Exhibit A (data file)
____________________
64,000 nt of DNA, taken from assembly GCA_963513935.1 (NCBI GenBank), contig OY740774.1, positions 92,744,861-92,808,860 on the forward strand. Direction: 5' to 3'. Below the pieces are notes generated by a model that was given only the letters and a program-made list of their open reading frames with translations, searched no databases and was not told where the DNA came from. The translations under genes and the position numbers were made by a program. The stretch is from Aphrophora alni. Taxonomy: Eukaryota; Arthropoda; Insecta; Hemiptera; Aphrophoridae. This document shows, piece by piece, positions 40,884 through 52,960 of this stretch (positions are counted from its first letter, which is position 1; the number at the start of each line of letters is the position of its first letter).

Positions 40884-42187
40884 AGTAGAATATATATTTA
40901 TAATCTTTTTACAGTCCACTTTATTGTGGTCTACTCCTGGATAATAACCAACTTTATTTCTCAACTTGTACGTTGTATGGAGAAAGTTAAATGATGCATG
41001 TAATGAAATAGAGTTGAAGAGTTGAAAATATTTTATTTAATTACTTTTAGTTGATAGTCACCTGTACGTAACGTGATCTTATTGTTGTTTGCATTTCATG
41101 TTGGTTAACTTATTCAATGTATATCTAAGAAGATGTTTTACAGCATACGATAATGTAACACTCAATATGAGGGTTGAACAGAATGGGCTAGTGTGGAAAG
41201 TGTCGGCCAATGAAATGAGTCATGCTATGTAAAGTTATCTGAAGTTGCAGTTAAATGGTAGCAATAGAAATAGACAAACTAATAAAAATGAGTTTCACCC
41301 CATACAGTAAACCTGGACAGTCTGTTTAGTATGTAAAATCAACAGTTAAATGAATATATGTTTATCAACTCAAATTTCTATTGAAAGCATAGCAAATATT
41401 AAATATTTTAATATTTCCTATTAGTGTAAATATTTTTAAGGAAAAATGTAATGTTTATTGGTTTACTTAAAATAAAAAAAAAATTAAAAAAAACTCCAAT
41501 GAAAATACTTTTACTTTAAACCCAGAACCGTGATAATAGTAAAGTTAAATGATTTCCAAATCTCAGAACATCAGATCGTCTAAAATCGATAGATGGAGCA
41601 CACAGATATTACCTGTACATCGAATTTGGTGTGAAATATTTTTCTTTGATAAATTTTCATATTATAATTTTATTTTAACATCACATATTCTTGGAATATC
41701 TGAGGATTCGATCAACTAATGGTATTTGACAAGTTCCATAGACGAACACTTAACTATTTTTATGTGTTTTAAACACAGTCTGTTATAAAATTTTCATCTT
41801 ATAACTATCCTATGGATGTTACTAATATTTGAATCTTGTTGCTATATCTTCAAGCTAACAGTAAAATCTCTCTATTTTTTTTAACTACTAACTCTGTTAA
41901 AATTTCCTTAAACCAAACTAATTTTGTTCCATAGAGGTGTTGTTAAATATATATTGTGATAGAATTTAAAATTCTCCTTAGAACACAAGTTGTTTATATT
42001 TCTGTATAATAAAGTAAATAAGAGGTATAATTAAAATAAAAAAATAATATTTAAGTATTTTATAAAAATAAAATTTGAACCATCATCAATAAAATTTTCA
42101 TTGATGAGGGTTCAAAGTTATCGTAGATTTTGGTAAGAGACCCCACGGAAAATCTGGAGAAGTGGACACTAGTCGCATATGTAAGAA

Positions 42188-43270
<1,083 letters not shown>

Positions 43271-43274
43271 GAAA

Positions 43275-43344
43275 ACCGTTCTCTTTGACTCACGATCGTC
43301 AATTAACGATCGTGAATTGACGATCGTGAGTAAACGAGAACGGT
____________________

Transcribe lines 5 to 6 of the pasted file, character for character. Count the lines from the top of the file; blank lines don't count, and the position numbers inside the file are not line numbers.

41001 TAATGAAATAGAGTTGAAGAGTTGAAAATATTTTATTTAATTACTTTTAGTTGATAGTCACCTGTACGTAACGTGATCTTATTGTTGTTTGCATTTCATG
41101 TTGGTTAACTTATTCAATGTATATCTAAGAAGATGTTTTACAGCATACGATAATGTAACACTCAATATGAGGGTTGAACAGAATGGGCTAGTGTGGAAAG